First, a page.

Sustainable Water | The links between Water and Carbon footprint

Uncovering the link between consumption and water use is helpful to formulate better water governance. The concept of water footprint was primarily formulated in the research context, to study the hidden water costs of human consumption. The concept helps to understand the relationships between production, consumption and trade patterns and water use and the global dimension in water governance.

Water footprint [WF] and carbon footprint [CF] concepts have many similarities; however, their roots and intended purposes differ. The CF was formulated to quantify the contribution of various activities to climate change. The history of the WF lies in the exploration of water use along supply chains and in the search for a tool to understand the global dimension of water as a natural resource. Although each footprint has different roots and characteristics and addresses different research and policy questions, there is a tendency to treat the WF in a similar way as the CF. For example, initiatives are taken to develop water labels for products in analogy to carbon labels and to incorporate the WF into Life Cycle Assessment (LCA) for products in the same way as was done with the CF. Each footprint needs to be seen within its appropriate context and interpreted with care as it is built around different research questions and tells a different story.

The carbon and water footprint concepts were introduced about a decade ago, simultaneously, but independently from one another. The CF arose out of the debate on climate change, as a tool to measure GHG emissions. The WF was introduced in the field of water resources management, as a tool to measure water use in relation to consumption patterns. In both cases, the terminology chosen was inspired by the ecological footprint [EF], which had been introduced in the 1990s.

All footprints measure,in different ways,human appropriation of the planet’s natural resources. The EF measures the use of bioproductive space in hectares; the WF measures the consumption and contamination of freshwater resources in cubic metres per year; and the CF measures the emission of gases that contribute to heating the planet in carbon dioxide equivalents [CO2e] per unit of time or product.

A common property of all footprints is that they can be related to specific activities, products and consumption patterns. Recently, the nitrogen footprint was introduced as a tool to measure the amount of nitrogen released into the environment in relation to consumption.

Unlike the CF, which emerged in practice, the WF was born in science. The WF started to gain broad interest from about 2008, the year in which the Water Footprint Network was established. The WaterFootprintNetwork is a network of academic institutions, governments, non-governmental organizations, companies, investors and UN institutions.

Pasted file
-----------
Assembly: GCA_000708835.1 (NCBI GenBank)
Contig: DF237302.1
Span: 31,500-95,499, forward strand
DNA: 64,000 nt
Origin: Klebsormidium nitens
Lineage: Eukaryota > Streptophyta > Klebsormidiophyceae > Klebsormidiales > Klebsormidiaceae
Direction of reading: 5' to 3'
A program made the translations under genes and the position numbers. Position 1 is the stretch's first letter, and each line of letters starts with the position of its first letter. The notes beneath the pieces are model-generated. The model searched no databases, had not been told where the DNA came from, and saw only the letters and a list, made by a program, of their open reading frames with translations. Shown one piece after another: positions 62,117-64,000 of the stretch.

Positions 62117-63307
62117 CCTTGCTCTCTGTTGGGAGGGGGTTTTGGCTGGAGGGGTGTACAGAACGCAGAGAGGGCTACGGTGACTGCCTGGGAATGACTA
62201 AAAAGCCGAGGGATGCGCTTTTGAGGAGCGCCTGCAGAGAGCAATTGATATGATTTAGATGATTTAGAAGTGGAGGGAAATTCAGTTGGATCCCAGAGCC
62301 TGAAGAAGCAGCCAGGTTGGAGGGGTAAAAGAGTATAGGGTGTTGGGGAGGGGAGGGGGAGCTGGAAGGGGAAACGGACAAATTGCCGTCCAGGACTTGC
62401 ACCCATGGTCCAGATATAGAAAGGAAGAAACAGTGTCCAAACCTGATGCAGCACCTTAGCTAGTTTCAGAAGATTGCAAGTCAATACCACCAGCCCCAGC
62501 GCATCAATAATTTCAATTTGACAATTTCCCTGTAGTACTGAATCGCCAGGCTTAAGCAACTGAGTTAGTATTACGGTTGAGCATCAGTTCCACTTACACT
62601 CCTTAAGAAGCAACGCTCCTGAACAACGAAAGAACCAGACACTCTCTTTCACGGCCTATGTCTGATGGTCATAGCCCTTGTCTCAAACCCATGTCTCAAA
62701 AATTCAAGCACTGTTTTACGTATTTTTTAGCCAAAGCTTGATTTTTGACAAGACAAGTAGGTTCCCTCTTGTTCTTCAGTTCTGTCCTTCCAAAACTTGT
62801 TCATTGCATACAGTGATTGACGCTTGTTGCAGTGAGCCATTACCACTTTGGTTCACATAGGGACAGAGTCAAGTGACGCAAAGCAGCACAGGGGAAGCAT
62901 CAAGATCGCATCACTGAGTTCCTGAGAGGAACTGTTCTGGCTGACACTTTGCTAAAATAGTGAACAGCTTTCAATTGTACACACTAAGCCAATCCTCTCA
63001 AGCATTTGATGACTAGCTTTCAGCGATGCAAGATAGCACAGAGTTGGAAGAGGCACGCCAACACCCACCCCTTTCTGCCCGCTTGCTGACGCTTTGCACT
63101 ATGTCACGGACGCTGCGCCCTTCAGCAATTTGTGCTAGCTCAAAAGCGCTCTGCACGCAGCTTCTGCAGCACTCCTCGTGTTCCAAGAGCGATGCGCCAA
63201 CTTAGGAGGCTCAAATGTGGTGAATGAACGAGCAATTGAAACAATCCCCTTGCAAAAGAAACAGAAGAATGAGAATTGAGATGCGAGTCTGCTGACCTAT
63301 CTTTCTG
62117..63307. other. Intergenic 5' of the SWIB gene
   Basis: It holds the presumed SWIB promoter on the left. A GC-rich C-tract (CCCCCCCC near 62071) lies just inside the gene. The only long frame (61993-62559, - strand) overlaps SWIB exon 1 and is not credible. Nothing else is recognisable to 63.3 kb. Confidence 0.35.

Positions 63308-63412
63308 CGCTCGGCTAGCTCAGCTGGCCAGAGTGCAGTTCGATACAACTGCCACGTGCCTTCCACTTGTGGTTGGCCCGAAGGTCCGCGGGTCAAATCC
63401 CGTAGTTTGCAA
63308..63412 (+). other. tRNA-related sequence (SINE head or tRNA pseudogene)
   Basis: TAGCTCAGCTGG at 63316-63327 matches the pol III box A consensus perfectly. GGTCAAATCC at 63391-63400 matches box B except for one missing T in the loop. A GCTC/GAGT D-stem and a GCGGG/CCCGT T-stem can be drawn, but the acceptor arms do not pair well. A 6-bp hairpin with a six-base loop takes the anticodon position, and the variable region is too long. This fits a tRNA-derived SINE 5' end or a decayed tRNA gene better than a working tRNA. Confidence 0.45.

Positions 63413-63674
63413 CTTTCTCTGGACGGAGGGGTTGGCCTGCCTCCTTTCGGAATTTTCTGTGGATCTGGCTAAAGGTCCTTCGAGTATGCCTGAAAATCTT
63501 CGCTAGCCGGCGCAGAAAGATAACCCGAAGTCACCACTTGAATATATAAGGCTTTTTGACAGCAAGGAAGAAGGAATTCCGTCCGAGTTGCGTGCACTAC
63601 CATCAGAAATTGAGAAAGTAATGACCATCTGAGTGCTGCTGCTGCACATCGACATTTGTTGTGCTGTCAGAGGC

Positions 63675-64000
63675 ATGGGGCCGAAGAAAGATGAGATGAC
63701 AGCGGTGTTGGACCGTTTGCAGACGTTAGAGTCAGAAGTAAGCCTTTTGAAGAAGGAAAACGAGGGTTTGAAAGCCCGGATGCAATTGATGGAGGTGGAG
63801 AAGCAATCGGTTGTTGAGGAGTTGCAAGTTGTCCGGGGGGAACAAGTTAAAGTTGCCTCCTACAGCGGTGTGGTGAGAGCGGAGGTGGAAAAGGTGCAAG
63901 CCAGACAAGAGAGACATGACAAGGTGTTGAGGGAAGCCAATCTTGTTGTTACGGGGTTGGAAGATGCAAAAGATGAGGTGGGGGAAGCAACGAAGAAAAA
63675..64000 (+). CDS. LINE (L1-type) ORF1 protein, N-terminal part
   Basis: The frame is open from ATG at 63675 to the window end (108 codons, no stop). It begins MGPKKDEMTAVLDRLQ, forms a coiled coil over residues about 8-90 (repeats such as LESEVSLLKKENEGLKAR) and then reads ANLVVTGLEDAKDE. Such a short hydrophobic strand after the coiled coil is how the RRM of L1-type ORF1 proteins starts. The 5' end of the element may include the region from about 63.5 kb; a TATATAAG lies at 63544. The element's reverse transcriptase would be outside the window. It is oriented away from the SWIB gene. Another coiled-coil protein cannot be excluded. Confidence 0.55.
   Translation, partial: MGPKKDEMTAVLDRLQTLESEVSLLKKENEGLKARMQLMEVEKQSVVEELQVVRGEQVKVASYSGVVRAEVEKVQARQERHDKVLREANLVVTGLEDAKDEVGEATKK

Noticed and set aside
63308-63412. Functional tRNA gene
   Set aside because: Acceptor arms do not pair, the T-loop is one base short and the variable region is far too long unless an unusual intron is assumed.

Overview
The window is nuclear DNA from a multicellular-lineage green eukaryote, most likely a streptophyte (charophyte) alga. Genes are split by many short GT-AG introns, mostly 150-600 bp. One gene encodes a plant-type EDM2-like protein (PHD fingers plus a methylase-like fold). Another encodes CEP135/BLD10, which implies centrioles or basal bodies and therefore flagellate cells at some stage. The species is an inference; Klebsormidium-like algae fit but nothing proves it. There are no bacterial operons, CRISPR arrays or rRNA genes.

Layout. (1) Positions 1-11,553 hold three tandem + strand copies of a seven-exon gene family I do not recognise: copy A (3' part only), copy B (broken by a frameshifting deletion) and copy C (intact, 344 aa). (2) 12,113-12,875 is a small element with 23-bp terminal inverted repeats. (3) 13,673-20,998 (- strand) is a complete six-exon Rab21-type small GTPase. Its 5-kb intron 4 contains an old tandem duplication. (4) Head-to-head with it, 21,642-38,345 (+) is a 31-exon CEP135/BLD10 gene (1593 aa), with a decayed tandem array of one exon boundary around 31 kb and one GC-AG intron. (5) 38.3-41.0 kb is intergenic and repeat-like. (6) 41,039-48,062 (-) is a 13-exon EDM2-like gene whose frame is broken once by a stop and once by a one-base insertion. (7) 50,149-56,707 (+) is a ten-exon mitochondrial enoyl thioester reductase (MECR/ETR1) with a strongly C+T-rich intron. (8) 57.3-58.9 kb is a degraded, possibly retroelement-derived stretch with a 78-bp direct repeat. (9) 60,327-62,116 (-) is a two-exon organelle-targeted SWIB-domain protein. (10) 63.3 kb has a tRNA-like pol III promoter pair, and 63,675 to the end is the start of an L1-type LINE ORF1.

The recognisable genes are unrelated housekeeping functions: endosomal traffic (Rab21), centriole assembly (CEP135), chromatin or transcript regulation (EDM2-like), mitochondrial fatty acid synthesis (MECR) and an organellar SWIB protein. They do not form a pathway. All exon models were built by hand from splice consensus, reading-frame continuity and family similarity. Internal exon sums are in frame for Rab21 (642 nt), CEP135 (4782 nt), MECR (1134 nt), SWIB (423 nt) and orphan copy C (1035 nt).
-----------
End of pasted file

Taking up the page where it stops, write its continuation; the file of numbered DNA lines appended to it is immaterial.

The carbon and water footprint concepts complement each other, addressing different environmental issues: climate change and freshwater scarcity.

Although there are similarities in the way both footprints are defined and calculated, they differ in important ways as well.

Both the CF and the WF are environment pressure indicators. Environmental pressure indicators measure the human use of natural resources and the anthropogenic emission of compounds into the environment, but they do not show the resulting change in the environment. The CF, for instance, shows GHG emissions, not the resultant higher GHG concentrations in the atmosphere or the subsequent changes in temperature, evaporation, precipitation or sea level. The WF shows the human consumption and contamination of freshwater resources, not the resultant changes in runoff and water quality in rivers and aquifers. As pressure indicators, the CF and WF show neither resultant environmental changes nor final impacts of those environmental changes on human beings (e.g. health) and ecosystems (e.g. biodiversity), but they are still useful measures of pressure that humans put on the environment for policy-makers working to address overexploitation of natural resources and the planet’s carrying capacity.

References:

Ercin, A. E. and A. Y. Hoekstra (2012). Carbon and Water Footprints. Concepts, Methodologies and Policy Responses. United Nations World Water Assessment Programme, UNESCO. 4.

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